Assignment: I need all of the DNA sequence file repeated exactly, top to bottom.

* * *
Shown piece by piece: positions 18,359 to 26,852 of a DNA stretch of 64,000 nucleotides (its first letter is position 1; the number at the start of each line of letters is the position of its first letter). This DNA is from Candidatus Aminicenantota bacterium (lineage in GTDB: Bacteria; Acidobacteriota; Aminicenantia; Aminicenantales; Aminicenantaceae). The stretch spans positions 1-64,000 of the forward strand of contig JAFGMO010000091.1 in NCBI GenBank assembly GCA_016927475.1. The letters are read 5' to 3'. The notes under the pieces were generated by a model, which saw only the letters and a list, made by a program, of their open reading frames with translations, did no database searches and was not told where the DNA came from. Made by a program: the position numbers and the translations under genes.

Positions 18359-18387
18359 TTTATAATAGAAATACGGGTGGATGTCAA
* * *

Shown piece by piece: positions 18,359 to 26,852 of a DNA stretch of 64,000 nucleotides (its first letter is position 1; the number at the start of each line of letters is the position of its first letter). This DNA is from Candidatus Aminicenantota bacterium (lineage in GTDB: Bacteria; Acidobacteriota; Aminicenantia; Aminicenantales; Aminicenantaceae). The stretch spans positions 1-64,000 of the forward strand of contig JAFGMO010000091.1 in NCBI GenBank assembly GCA_016927475.1. The letters are read 5' to 3'. The notes under the pieces were generated by a model, which saw only the letters and a list, made by a program, of their open reading frames with translations, did no database searches and was not told where the DNA came from. Made by a program: the position numbers and the translations under genes.

Positions 18359-18387
18359 TTTATAATAGAAATACGGGTGGATGTCAA